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Sunday 7 June 2009

Don't Lose Money in the Stupid Corner

The Dunning-Kruger Effect

Justin Kruger and David Dunning have conducted some excellent research into incompetence, providing invaluable pointers for investors who don’t want to waste their lives following up dead-end leads and engaging in pointless debates. What they discovered is not just that the incompetent are, well, incompetent but that they’re so bloody stupid that don’t know that they’re completely useless.

In fact, sometimes they’re so dumb they can’t even tell when someone else is more knowledgeable than them. Think Forrest Gump debating quantum mechanics with Albert Einstein. Only one winner there, in Forrest’s eyes.

Inflated Self Assessments

Kruger and Dunning’s research is entitled: Unskilled and Unaware of It: How Difficulties in Recognising One’s Own Incompetence Lead to Inflated Self-Assessments. Anyone who spends any social time on investment activities will probably recognise someone from that description. If you don’t perhaps it’s time to take a good hard look in the mirror...

The research in question is an extension to the overconfidence biases often exhibited by people in a wide range of disciplines. It turns out that some people aren’t just normally overconfident but that their self-image is so out of kilter with reality that it brings into question their ability to provide useful analysis of pretty much anything. Basically they’re unbelievably bad and don’t know it, taking the concept of overconfidence to a whole new (low) level.

Mega-bad at Meta-cognition

What Dunning and Kruger showed was that there’s a subset of people who are especially poor at assessing their own abilities – meta-cognition, in the jargon – over and above normal issues of overconfidence and over-optimism. Although nearly everyone overestimates their ability a bit – they roughly think they’re about 6% better than they actually are – the serially stupid do so to a massive extent – of the order of 60%: they think they're good when they're really rubbish.

The problem seems to be that these people are so bad they have no way of gauging their own level of competence in comparison with everyone else. Worse still, if you’re really bad at assessing your own ability you’re likely to be really bad at assessing someone else’s. When Kruger and Dunning conducted a set of experiments on the topic this is exactly what they found – the most incompetent people are unable to recognise truly competent people when they meet them.

To make it even worse, if that were possible, the truly incompetent never learn. No matter how much feedback they received they never get any better. It turns out they can’t understand the feedback. Well, duh.

Broadcasting Financial Incompetence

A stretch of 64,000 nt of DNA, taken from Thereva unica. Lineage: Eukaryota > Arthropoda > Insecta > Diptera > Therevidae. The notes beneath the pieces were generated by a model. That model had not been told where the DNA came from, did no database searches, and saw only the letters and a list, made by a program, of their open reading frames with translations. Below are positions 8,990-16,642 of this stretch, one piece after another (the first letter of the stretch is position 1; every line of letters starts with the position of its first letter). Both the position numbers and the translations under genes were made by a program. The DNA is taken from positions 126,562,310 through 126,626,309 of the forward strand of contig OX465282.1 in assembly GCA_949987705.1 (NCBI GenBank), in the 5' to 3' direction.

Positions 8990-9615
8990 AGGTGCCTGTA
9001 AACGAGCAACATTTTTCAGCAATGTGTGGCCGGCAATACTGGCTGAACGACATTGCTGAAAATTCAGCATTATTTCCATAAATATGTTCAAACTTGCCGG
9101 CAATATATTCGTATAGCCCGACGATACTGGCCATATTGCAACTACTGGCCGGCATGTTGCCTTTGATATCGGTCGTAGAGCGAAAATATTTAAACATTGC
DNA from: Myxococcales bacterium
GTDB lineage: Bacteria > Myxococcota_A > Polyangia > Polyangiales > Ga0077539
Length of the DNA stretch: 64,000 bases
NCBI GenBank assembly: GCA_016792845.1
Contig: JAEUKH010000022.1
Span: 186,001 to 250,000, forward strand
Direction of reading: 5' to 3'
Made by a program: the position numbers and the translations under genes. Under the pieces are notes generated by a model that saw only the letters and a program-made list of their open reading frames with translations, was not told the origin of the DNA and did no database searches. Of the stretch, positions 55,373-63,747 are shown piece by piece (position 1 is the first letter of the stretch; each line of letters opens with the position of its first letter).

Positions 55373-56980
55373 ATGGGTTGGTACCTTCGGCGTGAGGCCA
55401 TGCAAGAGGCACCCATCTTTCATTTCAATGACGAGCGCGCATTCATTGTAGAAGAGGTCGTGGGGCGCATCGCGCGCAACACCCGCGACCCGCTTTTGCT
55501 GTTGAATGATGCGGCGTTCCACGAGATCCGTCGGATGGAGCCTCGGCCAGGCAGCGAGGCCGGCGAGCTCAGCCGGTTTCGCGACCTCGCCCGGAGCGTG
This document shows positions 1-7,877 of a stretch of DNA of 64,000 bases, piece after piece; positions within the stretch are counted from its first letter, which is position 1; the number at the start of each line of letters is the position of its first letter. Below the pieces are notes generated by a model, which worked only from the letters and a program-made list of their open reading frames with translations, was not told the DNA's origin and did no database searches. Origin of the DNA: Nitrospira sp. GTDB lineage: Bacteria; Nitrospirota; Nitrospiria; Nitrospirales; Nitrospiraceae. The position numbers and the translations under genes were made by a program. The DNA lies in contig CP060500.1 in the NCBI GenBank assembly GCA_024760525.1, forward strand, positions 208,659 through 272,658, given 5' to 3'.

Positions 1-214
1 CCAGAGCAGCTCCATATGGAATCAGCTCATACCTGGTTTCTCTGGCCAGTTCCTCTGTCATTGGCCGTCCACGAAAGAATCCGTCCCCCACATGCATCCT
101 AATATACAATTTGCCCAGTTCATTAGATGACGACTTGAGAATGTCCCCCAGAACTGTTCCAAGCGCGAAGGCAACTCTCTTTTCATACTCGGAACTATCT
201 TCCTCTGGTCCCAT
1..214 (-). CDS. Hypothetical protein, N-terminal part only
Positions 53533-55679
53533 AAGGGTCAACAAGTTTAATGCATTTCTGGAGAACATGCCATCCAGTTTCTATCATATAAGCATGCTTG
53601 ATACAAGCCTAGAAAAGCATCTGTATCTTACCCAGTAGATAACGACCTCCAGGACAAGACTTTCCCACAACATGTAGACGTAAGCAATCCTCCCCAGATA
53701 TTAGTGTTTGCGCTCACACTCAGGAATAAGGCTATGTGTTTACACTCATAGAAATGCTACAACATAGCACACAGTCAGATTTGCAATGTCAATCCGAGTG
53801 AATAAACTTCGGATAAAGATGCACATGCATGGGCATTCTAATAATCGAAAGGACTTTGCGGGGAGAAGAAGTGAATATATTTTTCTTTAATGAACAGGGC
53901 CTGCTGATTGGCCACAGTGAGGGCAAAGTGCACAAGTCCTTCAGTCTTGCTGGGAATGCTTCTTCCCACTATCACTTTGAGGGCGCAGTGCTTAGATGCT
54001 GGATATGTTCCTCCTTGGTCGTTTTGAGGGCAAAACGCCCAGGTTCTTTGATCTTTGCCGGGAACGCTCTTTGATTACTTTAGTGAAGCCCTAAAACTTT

Although some individuals are serially useless it generally seems to be domain specific. You can be terrible at spelling and brilliant at maths. And you can be superb at socialising but a bloody awful investor. Unfortunately there are some people who will never be able to make sensible investment decisions yet will delude themselves quite happily that they’re ace investors. These people will argue that Growth is the new Value with people who’ve made millions and never waiver in the belief that they’re right.

Presumably a lot of people simply get on with losing money in private without bothering the rest of the world with their opinions. Unfortunately some of them feel obliged to give voice to their beliefs and, such is the way of the world, some of them get taken notice of. If you’re inclined to take any interest in other people’s views – and being social creatures we often do – it’s as well to recognise the signs of the serially ignorant and take evasive action. The only alternative is premeditated homicide.

For once the investment industry comes out of this reasonably well – not even the financial business sector can cope with large quantities of complete incompetents managing their activities. However, wherever you find financial punditry you’ll find traces of the monomania that possesses the know-nothings of this world. It’s bad enough with the traditional press but, now we have the disorienting and disintermediating effect of the internet to cope with, they can get everywhere.

Bulletin Boards Bozos

In the name of research I spend a few minutes a week browsing various websites and reading the financial press. I don’t enjoy this, of course, except in a vicarious way. On bulletin boards you’ll often find puzzled posters desperately attempting to reason with someone whose logic isn’t so much flawed as diametrically opposed to the basic physical laws governing the universe. People who are bulls in the morning, bears in the afternoon and, presumably, cross-dressers in the evening.

The incompetence of this group makes them unsuited to engage in investing activities for themselves but their inability to recognise that they’re incompetent makes them dangerous in the presence of others. As they can’t actually recognise someone who is capable it’s completely pointless pointing out that they’re wrong. They simply have no way of correcting their own behaviour – you might as well discuss algebra with a sponge.